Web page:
For some reason, science fiction has never really interested me as a genre. I’m not sure why. Perhaps it’s a reflection of my pessimistic nature — I fully expect we’ll have killed each other out of pettiness or overpopulation long before space travel becomes a thing. Maybe that’s why, when I do decide to check out a sci-fi game, it’s usually of a dark or dystopian nature. Something that illustrates a potential danger if we don’t keep ourselves in check. I think that’s why the trailer for Over the Moon Games’ The Fall caught my attention.
In The Fall we take the role of the artificial intelligence program ARID (Autonomous Robotic Interface Device) after crashing on an unknown planet knocks her human “pilot” unconscious. ARID’s programing requires her to protect the pilot of the combat suit she inhabits, & thus she begins to search for a means to save them in the rundown factory they’ve mysteriously landed on while dealing with droids a bit too invested in following their programing to the letter. In the end, the player will find themselves questioning if the enemies are the ones who have gone crazy, or if ARID has.
The Fall is best described as a side-scrolling puzzle/adventure game with a touch of combat thrown in. For the majority of the game, you’ll be trying to find ways to overcome the next obstacle standing between ARID & the medical facility she’s ultimately trying to reach. But as she progresses & continues to show signs of aberrant behavior, you’ll have to contend with the facility’s defense droids in short shooting sections. However, these sections play out on a slower place, with ARID hiding behind cover or using her cloaking program to wait for the right moment to pop the droids in the head.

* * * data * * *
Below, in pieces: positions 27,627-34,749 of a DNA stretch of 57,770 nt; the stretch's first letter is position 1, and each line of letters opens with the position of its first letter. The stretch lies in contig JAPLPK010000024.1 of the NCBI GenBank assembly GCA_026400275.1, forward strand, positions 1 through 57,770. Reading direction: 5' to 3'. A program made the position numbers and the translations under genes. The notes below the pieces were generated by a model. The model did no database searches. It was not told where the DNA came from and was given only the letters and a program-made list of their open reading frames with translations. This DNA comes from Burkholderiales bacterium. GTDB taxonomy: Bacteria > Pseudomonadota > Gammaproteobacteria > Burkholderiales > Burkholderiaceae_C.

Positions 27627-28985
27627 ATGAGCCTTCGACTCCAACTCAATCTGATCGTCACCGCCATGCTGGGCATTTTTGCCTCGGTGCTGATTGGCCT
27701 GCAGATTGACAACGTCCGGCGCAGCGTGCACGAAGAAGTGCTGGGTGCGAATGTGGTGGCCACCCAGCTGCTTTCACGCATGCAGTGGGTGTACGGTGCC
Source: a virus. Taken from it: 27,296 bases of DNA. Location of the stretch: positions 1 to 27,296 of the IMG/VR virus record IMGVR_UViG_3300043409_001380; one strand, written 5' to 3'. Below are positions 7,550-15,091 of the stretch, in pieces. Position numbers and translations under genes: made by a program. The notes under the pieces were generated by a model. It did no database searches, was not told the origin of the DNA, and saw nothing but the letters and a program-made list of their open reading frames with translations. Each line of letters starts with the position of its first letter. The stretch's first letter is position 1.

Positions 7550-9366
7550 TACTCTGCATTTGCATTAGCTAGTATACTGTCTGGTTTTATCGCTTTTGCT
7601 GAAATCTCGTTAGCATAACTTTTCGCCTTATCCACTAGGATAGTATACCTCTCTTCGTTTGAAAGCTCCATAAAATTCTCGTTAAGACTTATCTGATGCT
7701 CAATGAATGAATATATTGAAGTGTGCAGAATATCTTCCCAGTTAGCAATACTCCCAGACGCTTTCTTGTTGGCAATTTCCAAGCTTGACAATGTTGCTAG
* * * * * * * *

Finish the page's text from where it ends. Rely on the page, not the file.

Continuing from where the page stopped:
Narrative: Although short & ending somewhat on a cliffhanger, obviously setting up for the next chapter of the game still in development, I felt that The Fall had a tightly contained, complete story arc. While getting help for the pilot is ultimately the main goal of the game, the story focused less on that & more on ARID’s evolution in sentience. As an AI, there’s obviously a rigidity to the way ARID thinks & problem solves, which in turn puts her at odds with the AIs in the facility who are blocking her from her prime directive. I appreciated that it wasn’t your standard rogue AI story like I expected in the beginning. None of the three personalities in the game have gone “crazy”, per se, as it is them following their programing to the most logical, if extreme, conclusion. Their outcomes are all understandable, even predictable. ARID, for instance, is understandably frustrated when she has to appease the domestic droid protocols to receive clearance to reach the medical facility to save her pilot. Not only does this hinder her prime directive (the very thing she was programmed to do), but as a combat unit she isn’t “made” to carry out such menial tasks. It’s an interesting evolution in her psyche where she has to learn behaviors that aren’t things AIs are supposed to do (such as lie). In a way, The Fall illustrates the potential pitfalls of relying on AIs without beating us over the head with it.
And in the end, we get a nice conclusion to this part of ARID’s story even while it sets up intrigue for the next chapter.
Overall, while short, The Fall has an interesting classic sci-fi story that maintains a tight, contained focus on its story & characters.